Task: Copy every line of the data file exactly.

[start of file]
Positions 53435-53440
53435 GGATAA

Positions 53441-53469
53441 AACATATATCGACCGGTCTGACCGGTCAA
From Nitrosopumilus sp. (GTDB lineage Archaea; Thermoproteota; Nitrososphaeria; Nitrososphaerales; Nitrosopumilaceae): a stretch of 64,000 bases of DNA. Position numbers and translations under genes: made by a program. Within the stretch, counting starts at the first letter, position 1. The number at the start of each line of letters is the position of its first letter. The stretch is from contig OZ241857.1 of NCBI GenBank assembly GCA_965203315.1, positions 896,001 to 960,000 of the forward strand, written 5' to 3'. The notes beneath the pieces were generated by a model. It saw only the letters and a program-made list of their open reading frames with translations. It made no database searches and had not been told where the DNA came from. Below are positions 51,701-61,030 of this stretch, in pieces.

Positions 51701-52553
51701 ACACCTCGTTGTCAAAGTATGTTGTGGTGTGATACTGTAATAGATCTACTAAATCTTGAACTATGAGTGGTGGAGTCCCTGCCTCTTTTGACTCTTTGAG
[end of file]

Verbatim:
Positions 53435-53440
53435 GGATAA

Positions 53441-53469
53441 AACATATATCGACCGGTCTGACCGGTCAA
From Nitrosopumilus sp. (GTDB lineage Archaea; Thermoproteota; Nitrososphaeria; Nitrososphaerales; Nitrosopumilaceae): a stretch of 64,000 bases of DNA. Position numbers and translations under genes: made by a program. Within the stretch, counting starts at the first letter, position 1. The number at the start of each line of letters is the position of its first letter. The stretch is from contig OZ241857.1 of NCBI GenBank assembly GCA_965203315.1, positions 896,001 to 960,000 of the forward strand, written 5' to 3'. The notes beneath the pieces were generated by a model. It saw only the letters and a program-made list of their open reading frames with translations. It made no database searches and had not been told where the DNA came from. Below are positions 51,701-61,030 of this stretch, in pieces.

Positions 51701-52553
51701 ACACCTCGTTGTCAAAGTATGTTGTGGTGTGATACTGTAATAGATCTACTAAATCTTGAACTATGAGTGGTGGAGTCCCTGCCTCTTTTGACTCTTTGAG